Meet a Champion of Nursing Diversity: Dr. Selena Gilles

Meet a Champion of Nursing Diversity: Dr. Selena Gilles

Selena Gilles, DNP, ANP-BC, CNEcl, FNYAM, is a Clinical Associate Professor and Associate Dean of the Undergraduate Programs at New York University Rory Meyers College of Nursing.

She’s also an Affiliate Faculty member of the Hartford Institute for Geriatric Nursing (HIGN), where she serves as Co-Director of the HIGN Scholars Program, an Affiliate Associate Professor at Howard University College of Nursing and Allied Health Sciences, and a Volunteer Associate Professor for the State University of Haiti.

Dr. Gilles is known for creating and implementing nontraditional immersive teaching/learning innovations to address nationally identified nursing education issues that will enhance student learning/program outcomes.

She is regarded as a leader and prelicensure nursing education expert who has implemented curricular innovations that have been evidence-based, creative, and effective teaching strategies that span multiple courses at Meyers and settings outside of Meyers, significantly impacting student academic success and role transitions.

Dr. Gilles’s contributions have helped enhance the nursing curriculum, filling identified gaps and answering the new essentials call for all entry-level professional nurses to have knowledge and proficiencies to practice across various settings in wellness/disease prevention and chronic disease management.

She’s passionate about the management of acute and chronic pain, as well as opioid overdose prevention, and is the Program Director of the Greater NYC Black Nurses Association Opioid Overdose Prevention Program. Dr. Gilles has strong community advocacy and a passion for global health; currently working with organizations aimed to serve the underprivileged and underserved communities in Haiti, Ghana, and Nigeria and has been on six medical missions.

Dr. Selena Gilles is an important nursing leader, and we’re proud to profile her as part of the Champions of Nursing Diversity Series 2024. The series highlights healthcare leaders who are prominent figures in their organizations and are making transformational impacts in

Meet Dr. Selena Gilles, Clinical Associate Professor and Associate Dean of the Undergraduate Program at New York University Rory Meyers College of Nursing.

Talk about your role in nursing.

I am a Clinical Associate Professor and Associate Dean of the Undergraduate Program at NYU Rory Meyers College of Nursing. I am also an Affiliate Associate Professor at Howard University College of Nursing and Allied Health Sciences and a Volunteer Associate Professor for the State University of Haiti. I am a certified Clinical Nurse Educator and certified in Critical Care Nursing. As an Adult Nurse Practitioner, I specialize in neuro and pain management, including medical marijuana and opioid overdose prevention.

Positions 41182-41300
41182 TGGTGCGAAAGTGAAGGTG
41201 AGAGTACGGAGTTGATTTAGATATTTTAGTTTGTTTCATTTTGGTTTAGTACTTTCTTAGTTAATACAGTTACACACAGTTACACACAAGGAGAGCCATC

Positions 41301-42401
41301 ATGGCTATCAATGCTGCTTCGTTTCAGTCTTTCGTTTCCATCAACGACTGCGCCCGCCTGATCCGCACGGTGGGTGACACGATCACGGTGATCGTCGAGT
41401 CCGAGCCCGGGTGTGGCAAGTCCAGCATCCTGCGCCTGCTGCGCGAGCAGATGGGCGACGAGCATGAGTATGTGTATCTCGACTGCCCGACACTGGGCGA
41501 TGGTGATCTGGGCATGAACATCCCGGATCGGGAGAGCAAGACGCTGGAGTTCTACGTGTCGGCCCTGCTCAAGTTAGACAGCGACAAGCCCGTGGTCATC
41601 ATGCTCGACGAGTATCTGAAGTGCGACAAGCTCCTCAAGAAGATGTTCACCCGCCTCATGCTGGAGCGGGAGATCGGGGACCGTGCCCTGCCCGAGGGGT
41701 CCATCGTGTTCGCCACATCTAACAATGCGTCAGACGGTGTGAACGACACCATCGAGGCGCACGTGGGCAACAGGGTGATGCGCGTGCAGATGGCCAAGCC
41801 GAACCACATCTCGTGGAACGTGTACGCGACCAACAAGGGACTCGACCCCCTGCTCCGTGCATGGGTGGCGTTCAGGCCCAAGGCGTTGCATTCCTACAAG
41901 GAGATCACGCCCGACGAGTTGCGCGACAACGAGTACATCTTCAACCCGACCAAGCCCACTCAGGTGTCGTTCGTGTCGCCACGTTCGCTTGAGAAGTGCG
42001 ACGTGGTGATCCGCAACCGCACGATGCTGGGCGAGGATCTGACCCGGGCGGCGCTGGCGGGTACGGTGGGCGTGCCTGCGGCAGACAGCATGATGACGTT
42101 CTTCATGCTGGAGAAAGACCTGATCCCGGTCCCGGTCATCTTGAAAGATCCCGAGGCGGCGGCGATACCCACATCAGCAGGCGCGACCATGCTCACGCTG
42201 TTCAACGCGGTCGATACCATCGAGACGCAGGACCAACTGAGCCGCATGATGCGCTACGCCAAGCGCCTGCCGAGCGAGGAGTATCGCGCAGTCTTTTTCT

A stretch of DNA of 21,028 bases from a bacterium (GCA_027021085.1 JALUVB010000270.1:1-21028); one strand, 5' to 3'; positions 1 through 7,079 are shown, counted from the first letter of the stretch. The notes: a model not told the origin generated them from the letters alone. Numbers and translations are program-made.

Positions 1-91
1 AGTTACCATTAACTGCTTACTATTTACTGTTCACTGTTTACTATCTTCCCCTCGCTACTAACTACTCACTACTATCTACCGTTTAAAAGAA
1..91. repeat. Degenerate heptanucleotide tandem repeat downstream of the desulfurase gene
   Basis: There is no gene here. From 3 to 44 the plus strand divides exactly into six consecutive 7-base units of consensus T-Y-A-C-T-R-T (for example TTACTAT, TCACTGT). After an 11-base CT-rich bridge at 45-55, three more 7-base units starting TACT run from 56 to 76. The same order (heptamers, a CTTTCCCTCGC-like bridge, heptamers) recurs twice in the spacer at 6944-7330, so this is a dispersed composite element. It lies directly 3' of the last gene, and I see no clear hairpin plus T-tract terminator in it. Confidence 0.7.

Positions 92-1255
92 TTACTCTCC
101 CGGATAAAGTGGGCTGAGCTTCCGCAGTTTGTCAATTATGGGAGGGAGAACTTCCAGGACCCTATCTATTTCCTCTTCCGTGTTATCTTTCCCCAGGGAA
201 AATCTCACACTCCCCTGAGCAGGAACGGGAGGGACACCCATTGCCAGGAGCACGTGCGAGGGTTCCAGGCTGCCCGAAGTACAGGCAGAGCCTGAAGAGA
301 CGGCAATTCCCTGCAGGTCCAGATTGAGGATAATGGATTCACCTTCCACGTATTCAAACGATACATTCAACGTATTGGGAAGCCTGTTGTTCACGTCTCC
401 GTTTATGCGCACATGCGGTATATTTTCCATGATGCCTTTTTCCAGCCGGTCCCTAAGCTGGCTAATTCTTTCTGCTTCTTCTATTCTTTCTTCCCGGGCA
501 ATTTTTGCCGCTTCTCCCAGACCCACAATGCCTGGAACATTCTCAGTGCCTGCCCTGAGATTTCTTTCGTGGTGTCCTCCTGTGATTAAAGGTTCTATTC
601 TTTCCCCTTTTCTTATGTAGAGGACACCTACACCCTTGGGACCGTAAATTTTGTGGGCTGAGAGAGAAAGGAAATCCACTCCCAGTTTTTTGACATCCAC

I have always been passionate about giving back to my community, which often lacks the resources and support to combat health disparities, inequities, and social injustice. With a proven track record of volunteering, my work with nursing organizations and community groups has impacted thousands of students, nursing colleagues, and community members locally and globally. 

My pioneering work has impacted 8,000+ disadvantaged patients in Haiti, Ghana, and Nigeria. As a volunteer Nurse Practitioner for seven medical missions, I have significantly contributed by educating local professionals and providing appropriate patient care while mentoring nursing students in global health initiatives. My innovations enhance health professions curricula with local/global community-based experiences, fill international gaps, and prepare nurses to gain essential competencies across cultures and practice settings.

How long have you worked in the nursing field?

I have been in nursing for 18 years. It’s hard to wrap my head around that question whenever I answer it. It feels like it was just yesterday when I graduated from nursing school. I have been a nurse practitioner and nurse educator for 13 years.

Why did you become a nurse? 

My grandmother migrated to Brooklyn in 1969 from North Carolina with her three daughters at a time when being black in the South was still dangerous. My grandmother struggled with heart disease and diabetes and suffered a stroke, as do many African Americans in underserved communities. Seeing her severely ill is what sparked my interest in a healthcare career.